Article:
6. About 50 minutes for me. From the wordplay for 2d I presumed COLL existed though hadn’t heard of it before. Otherwise everything was pretty familiar and not too esoteric. I liked the ‘fact’ clues, with FACTOTUM and BENEFACTOR as my favourites for the day.

    Thanks to setter and blogger

  7. Another bland rather easy puzzle and none of yesterday’s dunce mathematics to enliven it. The Times is having fun with 1 across at the moment. Last Sunday’s Mephisto contained a howler of a mistake as well.
  8. A rare success in my hour. It might have been 45 minutes if I’d had any idea why “field” is “entry”. Still, it only took me fifteen minutes of staring to finally come up with a word that fitted the crossers — “sundry” — and then quickly get from there to SENTRY. Odd how the mind works.

    Only one unparsed, possibly because I was trying to figure out what a LAN had to do with being online in 6d, and no complete unknowns, which is rare for me. Thanks for the workout and the elucidation!

  9. 35 mins, ANNAL and BERLINER biffed. Needed a crosser to confirm it was RICH rather than eric (morecambe) who seems to crop up regularly in crosswordland…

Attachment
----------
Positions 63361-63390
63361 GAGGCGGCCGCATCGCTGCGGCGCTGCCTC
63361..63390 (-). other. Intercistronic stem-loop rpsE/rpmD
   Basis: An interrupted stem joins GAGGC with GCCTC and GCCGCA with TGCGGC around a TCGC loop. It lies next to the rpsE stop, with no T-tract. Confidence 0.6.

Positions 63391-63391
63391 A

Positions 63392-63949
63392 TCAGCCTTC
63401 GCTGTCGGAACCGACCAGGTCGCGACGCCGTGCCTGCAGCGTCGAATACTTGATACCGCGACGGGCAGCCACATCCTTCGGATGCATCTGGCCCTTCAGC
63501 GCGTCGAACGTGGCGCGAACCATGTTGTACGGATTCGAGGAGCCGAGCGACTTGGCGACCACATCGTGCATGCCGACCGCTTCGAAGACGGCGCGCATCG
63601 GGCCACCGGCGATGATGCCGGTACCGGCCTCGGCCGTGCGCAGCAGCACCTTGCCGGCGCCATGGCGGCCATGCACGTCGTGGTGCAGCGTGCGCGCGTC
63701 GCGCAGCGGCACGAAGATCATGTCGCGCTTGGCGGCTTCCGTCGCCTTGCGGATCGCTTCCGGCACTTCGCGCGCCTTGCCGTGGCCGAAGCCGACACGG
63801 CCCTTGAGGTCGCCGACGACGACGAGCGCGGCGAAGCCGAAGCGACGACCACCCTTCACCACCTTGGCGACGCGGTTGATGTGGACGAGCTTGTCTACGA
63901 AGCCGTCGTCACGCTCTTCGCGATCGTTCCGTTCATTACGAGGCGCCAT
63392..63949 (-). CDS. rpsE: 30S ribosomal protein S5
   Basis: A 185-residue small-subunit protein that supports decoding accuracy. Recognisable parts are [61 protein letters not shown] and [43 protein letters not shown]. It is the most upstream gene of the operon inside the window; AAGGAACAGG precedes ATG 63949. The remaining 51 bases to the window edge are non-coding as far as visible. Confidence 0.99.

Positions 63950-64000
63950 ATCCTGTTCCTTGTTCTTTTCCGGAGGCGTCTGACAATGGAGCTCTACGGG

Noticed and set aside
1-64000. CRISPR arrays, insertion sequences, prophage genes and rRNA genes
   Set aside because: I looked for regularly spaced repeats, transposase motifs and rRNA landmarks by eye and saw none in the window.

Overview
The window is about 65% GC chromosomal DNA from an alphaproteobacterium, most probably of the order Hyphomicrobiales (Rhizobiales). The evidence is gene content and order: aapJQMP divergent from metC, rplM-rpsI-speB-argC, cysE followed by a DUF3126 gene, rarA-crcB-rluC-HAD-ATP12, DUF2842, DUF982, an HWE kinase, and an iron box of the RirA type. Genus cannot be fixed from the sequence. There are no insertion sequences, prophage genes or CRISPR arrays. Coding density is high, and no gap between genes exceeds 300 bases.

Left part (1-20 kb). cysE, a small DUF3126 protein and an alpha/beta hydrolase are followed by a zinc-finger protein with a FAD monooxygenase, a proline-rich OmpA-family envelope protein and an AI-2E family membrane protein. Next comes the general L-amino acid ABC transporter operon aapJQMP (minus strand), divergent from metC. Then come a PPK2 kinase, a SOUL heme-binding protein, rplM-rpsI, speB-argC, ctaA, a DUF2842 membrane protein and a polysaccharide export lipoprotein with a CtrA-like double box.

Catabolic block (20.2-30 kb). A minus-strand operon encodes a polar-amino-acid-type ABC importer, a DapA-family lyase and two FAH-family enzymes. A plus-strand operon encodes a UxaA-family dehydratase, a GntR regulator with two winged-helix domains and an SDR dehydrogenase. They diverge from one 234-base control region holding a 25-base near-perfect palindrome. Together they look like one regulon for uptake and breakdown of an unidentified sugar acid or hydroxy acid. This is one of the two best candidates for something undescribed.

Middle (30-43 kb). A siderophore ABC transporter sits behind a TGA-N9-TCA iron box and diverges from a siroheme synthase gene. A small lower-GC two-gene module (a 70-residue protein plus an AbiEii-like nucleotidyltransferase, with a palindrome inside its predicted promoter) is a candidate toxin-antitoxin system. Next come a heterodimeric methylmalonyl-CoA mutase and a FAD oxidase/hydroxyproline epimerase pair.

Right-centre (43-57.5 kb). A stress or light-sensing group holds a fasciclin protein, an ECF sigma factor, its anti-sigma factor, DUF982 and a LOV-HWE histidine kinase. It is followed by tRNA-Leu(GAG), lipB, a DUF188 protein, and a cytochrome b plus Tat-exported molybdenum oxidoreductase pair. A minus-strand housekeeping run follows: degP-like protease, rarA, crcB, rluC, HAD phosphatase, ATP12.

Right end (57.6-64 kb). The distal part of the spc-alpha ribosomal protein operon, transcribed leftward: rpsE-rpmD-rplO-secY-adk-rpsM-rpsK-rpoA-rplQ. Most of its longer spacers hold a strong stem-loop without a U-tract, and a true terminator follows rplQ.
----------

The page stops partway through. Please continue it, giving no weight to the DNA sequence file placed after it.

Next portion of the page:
10. 11:42 … easy, but I found plenty to enjoy.

    Great selection of vocab., like overheard fragments of an anecdote in some venerable gentlemen’s club … “gal from Mayfair out in India … a scent of damask rose … taking tea with some wretched Berliner when the Colonel walked in … found the spaniel hiding in the dinghy … he and his old factotum, a Somali, I believe … up for promotion … shot the Lance Corporal … sentry duty out in Trinidad …”

    I also wondered if the Royal Marines might be surprised to find themselves in the army. Not a view to venture in a dockside pub down Plymouth way.